The industry needs regulating, the World Tourism Forum Lucerne was told. Ian Taylor reports

Over-tourism is “mummifying” historic city centres and the sector risks destroying itself without better planning and regulation.

That is the view of Italian writer Marco D’Eramo, an inhabitant of Rome who has warned repeatedly of the risks of unregulated tourism.

He spoke at the World Tourism Forum in Lucerne last week in a workshop on over-tourism alongside academics and senior figures in the industry.


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D’Eramo first identified some “peculiarities of tourism”, saying: “Tourism sells immaterial goods – a tourist travels to admire the sunset over the Acropolis – but to sell this it needs a very material structure: cars, trains planes, hotels, restaurants, computer infrastructure.

“It sells immaterial goods, but it is a heavy industry.

“It is also an industry on which other industries depend. The airline industry would disappear without tourism. It would be a blow to construction [if tourism disappeared].”

He told the forum workshop: “Like other heavy industries, tourism pollutes. It is responsible for 8% of all CO2 emissions [and] regulations must apply to tourism as to other polluting industries.”

But he went further, arguing: “Tourism tends to consume itself. It is self-destructing. In Switzerland, to bring people to ski you must industrialise the mountains.

“Instead of peace, you have roads and hotels and thousands of snow cannons, and the snow level moves higher, condemning skiing to its end.”

D’Eramo insisted: “Tourism destroys itself – like at a football match when everyone stands up to see the game, no one can see more. That is the problem with tourism.

“There is no tourism without over-tourism,” he added, noting: “Speculators have been buying land on the coast of the Baltic Sea because with global warming this will be the new Cote D’Azur.”

He suggested there is a difference between ‘resort cities’ like Las Vegas or Disneyland “which have no over-tourism, where the tourism industry does not use existing resources but creates an environment [for tourism]”, and historic cities “with pre-existing structure”.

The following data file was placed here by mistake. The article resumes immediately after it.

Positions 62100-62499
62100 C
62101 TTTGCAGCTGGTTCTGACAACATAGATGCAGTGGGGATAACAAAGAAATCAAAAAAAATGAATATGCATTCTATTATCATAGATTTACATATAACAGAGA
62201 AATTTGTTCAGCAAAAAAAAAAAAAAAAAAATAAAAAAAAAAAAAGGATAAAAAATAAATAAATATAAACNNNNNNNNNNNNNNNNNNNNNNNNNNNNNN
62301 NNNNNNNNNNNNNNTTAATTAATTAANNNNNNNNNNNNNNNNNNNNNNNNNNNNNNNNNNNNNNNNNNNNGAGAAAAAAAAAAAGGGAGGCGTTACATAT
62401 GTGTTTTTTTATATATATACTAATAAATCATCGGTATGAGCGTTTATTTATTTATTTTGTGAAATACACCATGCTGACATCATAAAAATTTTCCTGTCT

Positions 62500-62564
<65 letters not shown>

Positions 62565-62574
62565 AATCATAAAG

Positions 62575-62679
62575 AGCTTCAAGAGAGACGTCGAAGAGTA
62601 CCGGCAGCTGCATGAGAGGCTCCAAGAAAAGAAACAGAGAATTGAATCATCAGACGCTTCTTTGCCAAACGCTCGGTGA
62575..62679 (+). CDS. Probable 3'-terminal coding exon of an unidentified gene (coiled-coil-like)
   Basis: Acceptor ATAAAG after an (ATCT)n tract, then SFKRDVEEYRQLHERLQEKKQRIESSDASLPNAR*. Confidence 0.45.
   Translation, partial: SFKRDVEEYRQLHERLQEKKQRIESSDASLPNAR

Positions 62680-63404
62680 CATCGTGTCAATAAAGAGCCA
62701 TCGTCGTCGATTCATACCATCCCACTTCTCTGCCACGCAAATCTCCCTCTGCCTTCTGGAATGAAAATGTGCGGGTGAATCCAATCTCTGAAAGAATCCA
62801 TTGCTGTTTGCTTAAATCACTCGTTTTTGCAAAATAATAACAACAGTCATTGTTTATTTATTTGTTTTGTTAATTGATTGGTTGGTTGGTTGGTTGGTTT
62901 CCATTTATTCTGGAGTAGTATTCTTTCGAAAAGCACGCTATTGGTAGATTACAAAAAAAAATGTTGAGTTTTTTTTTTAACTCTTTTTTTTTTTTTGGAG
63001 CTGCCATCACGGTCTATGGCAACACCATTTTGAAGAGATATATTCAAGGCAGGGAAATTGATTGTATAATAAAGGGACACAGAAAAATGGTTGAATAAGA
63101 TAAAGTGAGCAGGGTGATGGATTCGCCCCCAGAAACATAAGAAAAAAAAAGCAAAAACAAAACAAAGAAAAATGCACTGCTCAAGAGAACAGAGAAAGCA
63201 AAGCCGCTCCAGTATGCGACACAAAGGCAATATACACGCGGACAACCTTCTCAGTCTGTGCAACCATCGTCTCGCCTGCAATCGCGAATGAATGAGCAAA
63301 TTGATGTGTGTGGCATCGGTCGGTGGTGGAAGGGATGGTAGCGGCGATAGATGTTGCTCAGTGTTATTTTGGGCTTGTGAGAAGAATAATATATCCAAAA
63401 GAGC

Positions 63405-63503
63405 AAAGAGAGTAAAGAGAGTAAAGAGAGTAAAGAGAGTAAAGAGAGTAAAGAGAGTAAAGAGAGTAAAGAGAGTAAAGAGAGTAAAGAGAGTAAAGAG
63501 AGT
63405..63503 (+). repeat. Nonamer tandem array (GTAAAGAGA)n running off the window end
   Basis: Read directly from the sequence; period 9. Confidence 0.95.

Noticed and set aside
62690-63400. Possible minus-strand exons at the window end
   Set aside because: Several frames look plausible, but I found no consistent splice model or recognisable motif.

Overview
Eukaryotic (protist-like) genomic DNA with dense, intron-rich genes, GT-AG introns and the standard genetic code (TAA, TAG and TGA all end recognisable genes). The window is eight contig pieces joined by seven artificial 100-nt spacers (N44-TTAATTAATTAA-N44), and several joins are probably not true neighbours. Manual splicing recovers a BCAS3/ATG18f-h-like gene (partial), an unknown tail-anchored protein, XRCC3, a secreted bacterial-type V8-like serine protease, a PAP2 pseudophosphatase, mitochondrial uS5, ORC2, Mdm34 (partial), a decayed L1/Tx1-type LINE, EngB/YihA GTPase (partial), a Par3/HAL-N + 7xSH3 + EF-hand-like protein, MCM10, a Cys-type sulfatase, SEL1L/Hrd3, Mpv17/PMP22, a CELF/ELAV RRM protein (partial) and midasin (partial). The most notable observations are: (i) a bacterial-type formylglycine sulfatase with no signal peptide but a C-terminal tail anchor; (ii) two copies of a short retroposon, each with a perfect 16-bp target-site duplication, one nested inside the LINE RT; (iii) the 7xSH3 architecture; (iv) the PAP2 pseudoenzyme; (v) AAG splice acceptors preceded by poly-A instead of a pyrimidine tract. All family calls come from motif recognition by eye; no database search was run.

In the latter, he argued, over-tourism “mummifies historic city centres”.

“Tourism acts on the fabric of the cities. It transforms the historic centre into a tourist district.”

As a result, he said: “The hostility of residents to tourists is growing. At first glance this seems bizarre. It looks like the inhabitants are spitting in the plate from which they eat.

“The problem in a historic city is that those who take advantage of tourism don’t live in the city and the people who live in the city don’t take advantage of tourism.

“Tourism makes rents higher and the first thing that happens is the children disappear. Little by little the historic centre empties. The inhabitants move elsewhere. The shops are converted to use by tourists, to fast food outlets.

“Then there are only jobs for tourism – so of course, tourism becomes the main source of employment.

“There is a threshold – below it, tourists eat in restaurants which cater for residents; above it, residents eat in restaurants which cater for tourists.

“The inhabitants of the historic centre often do not get any advantages. They only get increasing rents, increasing prices and lack of jobs.”

He insisted: “The problem is not tourism itself but the fact that a city lives only on tourism.

“Paris and London are the most-visited cities in the world, but tourism creates much less hostility because they are multi-functional cities.

D’Eramo acknowledged: “In Venice, without tourism there would be nothing. But if all the inhabitants migrate, a city like Florence becomes a city museum.”

He said: “Tourism consumes the social fabric on which it feeds. Cities are not just stones and monuments, they are alive with people, relationships, loves and hates.

“Operators should work to ensure a tourist city is not just a tourist city, just as city planners plan to grow trees around a factory.”

He added: “Government is seen as just a facilitator for tourism. But you need also regulation and a vision.

“In Italy, we have a laissez-faire attitude towards Airbnb and that is destructive.” He said: “I live near the Colosseum in Rome. Twenty years’ ago there were 40 flats [in my block]. Now 20 are holiday flats and there are no children in the building.

“Of course, this depends not just on tourism but on the city and on planning.”

D’Eramo said: “You must encourage tourism, of course, because it is social revenue. [But] you need urban planning and a policy of tourism.”

WTTC president and chief executive Gloria Guevara disagreed, saying: “We are not doing a good job of communicating the positive side of tourism. We just think of the traffic, the pollution.

“You need to decide with governments, what tourism do you want? Do you want jobs? Do you want limits? Do you want to diversify?”

Tuan Pham, corporate social responsibility (CSR) programme manager for Booking.com, recalled his uncle in Hoi An, Vietnam, saying how tourists were such a novelty in the 1990s that people would follow them around.

“Now Hoi An is like a zoo,” he said. “Tourists photograph my uncle and his house like it is an attraction. Locals feel under stress, under pressure.”

As a result of ‘over-tourism’, he said: “You are starting to see restrictions on hotel building in historic centres, and restrictions on short-stay rents.”

But Sandra Howard, former vice-president for tourism in Colombia said: “Countries like ours need tourism. A lot of people would not have an income without tourism. There are a lot of benefits.”

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